INT: How has your work developed since the beginning of your studies?
ST: While my design sensibilities have improved throughout my studies, I feel most excited by my growth in conceptual and critical thinking. I’ve experimented with design, publication, coding, 3D modelling, VR, video and various other media. As I started to focus on design after my second year, I understood how my exposure to other mediums helped inform my views on design. Considering that online spaces and technologies evolve at such a fast pace, I try to understand where design stands in relation to these changes. This is reflected in the majority of my self-directed projects, in which I consider factors of distribution, accessibility, obsolescence and trend. At the beginning of my studies, I didn’t think too much about these topics, and I found it more difficult to produce culturally and politically relevant works.
“I feel most excited by my growth in conceptual and critical thinking”
I’ve also become interested in information architecture, archives, and the inseparability of the physical and digital spaces. When the topics of fake news, post-truth politics and polarised opinion began to surface during the 2016 election, I became more and more interested in how the structuring of information influences interpretation. Similarly, with regard to archival practices – practices perceived as fact-based documentation – I found it exceedingly interesting to consider how the curator’s biases shape truth or create new narratives. I can probably blame that on the amount of time I spend on the internet and the philosophy and psychology classes I’ve taken…
These interests have manifested themselves as publications and websites. I compare the similarities and differences in information consumption between physical and digital deliveries. I love considering the opportunities for interactivity on a website vs. the opportunities for interactivity within a book that shares the same visual systems.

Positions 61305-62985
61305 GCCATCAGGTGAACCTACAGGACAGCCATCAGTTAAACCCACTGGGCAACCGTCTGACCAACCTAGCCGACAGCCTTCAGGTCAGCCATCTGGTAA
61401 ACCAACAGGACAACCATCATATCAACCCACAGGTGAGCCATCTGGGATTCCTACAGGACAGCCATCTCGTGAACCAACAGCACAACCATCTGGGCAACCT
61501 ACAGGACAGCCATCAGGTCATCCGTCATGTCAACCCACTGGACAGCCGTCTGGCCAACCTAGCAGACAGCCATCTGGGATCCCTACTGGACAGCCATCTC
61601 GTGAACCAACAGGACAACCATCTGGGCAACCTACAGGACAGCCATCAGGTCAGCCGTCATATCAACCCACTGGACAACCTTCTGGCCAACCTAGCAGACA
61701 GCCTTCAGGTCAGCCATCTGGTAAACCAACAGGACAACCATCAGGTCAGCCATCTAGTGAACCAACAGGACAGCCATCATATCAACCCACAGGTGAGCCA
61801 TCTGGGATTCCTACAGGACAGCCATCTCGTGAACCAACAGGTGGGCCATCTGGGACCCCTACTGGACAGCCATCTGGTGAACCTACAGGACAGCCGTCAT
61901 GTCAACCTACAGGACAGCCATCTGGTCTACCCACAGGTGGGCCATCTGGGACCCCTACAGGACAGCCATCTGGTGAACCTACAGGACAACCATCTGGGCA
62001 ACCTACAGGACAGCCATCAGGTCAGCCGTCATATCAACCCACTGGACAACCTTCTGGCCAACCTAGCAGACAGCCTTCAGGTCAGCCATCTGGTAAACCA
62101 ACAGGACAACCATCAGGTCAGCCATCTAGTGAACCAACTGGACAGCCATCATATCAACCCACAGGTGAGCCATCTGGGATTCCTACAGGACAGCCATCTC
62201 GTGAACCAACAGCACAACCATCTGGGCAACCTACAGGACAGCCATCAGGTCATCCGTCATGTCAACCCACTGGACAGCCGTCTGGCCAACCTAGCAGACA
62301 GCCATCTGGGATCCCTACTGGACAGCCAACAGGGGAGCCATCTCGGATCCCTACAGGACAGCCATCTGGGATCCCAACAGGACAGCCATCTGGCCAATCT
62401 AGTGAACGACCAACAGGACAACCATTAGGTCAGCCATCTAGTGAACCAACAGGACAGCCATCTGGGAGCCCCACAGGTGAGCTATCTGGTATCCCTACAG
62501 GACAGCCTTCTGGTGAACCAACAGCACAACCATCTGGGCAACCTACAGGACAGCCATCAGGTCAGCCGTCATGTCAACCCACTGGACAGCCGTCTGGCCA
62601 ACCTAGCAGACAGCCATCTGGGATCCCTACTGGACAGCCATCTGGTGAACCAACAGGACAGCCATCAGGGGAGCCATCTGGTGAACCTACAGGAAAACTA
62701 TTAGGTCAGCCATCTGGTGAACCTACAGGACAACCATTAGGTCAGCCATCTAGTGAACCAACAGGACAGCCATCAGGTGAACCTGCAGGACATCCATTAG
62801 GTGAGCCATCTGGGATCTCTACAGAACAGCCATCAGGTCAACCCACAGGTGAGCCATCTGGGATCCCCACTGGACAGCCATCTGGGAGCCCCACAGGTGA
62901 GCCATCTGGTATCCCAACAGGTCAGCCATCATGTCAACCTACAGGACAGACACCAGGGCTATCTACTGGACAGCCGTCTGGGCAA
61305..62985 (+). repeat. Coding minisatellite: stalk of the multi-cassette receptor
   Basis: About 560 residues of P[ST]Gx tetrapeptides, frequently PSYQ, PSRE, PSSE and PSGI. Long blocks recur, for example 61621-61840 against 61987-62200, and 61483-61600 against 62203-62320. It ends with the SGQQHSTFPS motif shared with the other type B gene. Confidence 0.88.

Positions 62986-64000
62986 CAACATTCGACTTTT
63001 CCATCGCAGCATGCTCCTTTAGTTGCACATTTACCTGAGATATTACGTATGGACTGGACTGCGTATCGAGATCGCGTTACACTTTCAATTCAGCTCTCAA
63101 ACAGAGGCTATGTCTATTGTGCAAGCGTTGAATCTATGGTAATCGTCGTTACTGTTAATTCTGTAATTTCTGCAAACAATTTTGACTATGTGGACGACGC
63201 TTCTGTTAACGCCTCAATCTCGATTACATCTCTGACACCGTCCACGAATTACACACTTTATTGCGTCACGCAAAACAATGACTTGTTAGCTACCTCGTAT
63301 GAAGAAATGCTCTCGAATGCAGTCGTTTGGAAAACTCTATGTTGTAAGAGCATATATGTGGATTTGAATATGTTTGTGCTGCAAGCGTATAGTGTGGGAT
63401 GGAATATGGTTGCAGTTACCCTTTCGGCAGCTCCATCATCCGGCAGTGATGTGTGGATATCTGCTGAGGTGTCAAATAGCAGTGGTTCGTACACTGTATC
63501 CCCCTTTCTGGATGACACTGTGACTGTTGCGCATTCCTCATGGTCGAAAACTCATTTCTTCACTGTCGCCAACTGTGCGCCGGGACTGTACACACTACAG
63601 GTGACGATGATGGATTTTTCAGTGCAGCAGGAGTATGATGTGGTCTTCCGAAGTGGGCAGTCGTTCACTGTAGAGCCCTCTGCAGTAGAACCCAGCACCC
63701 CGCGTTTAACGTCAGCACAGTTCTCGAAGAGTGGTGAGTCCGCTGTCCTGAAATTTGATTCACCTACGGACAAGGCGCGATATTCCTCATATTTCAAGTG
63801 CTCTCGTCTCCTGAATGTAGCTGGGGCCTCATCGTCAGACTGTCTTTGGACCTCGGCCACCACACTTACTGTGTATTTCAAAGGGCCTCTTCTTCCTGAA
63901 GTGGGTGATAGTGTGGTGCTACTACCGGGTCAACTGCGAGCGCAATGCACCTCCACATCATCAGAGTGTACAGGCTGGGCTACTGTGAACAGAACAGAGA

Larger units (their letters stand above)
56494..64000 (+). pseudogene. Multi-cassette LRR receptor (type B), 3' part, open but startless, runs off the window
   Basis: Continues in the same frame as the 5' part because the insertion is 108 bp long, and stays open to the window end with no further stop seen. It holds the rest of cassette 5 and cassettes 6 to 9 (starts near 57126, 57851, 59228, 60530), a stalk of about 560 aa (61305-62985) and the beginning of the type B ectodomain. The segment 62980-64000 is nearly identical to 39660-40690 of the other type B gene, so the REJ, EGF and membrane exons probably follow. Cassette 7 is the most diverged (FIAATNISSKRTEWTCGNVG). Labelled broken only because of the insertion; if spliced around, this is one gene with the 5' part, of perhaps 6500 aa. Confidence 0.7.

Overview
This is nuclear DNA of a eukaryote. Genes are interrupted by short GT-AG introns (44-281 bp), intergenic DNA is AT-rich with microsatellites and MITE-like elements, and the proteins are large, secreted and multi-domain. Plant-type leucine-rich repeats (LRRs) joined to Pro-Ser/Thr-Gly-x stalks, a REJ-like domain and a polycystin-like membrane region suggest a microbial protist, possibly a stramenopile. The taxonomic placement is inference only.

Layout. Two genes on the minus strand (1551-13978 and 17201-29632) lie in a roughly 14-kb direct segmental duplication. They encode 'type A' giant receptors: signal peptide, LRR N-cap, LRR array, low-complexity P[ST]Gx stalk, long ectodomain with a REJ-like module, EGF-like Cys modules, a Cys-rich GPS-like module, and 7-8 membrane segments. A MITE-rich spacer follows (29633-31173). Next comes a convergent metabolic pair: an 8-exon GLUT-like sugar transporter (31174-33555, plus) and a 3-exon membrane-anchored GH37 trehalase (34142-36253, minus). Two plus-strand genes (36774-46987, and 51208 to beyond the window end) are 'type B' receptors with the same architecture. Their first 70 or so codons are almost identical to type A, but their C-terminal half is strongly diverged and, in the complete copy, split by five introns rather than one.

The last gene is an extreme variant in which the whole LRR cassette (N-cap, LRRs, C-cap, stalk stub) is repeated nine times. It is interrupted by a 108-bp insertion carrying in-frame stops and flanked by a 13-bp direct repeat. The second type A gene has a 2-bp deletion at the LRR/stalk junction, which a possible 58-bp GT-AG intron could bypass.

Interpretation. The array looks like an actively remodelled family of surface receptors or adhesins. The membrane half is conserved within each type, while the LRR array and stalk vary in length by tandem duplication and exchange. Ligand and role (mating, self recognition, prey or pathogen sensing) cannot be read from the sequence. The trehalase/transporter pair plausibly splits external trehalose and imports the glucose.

Stefanie Tam: ://OFPLACE
INT: Can you describe the project you’re most proud of and why?
ST: I’m really excited about two of my independent projects: A Love Letter to LA, and that-i.do/not_think?I=know_what&I_do_not=know. A Love Letter to LA is a research-based photobook featuring the immigrant-run fashion, flower and toy districts of downtown Los Angeles, paying homage to the people who make the city so culturally rich.
that-i.do/not_think?I=know_what&I_do_not=know is an installation, book and website addressing the production, consumption and digestion of digital information in 2019. The project archives 300 quotations of proponents and opponents of media production, 150 datasets on consumer and producer habits, and 150 images found in articles about information distribution.
The massive body of digital artefacts includes spammy, click-baity images from Youtube thumbnails, stock images of eerily smiley people staring at their phones, and quotations like: “Netflix CEO Reed Hastings has claimed that the streaming giant’s biggest rivals aren’t Amazon, YouTube or even traditional broadcasters. According to Mr Hastings, our need for sleep is actually its main barrier – ‘We’re competing with sleep, on the margin.’” These images and language permeate online media to the extent that it becomes easy to ignore, but when isolated, it seems more sinister. By placing these images within my strange visual system that embraces contradiction and cynicism, I hoped to strip each digital information – typefaces, colours, platforms – that normalises this kind of content.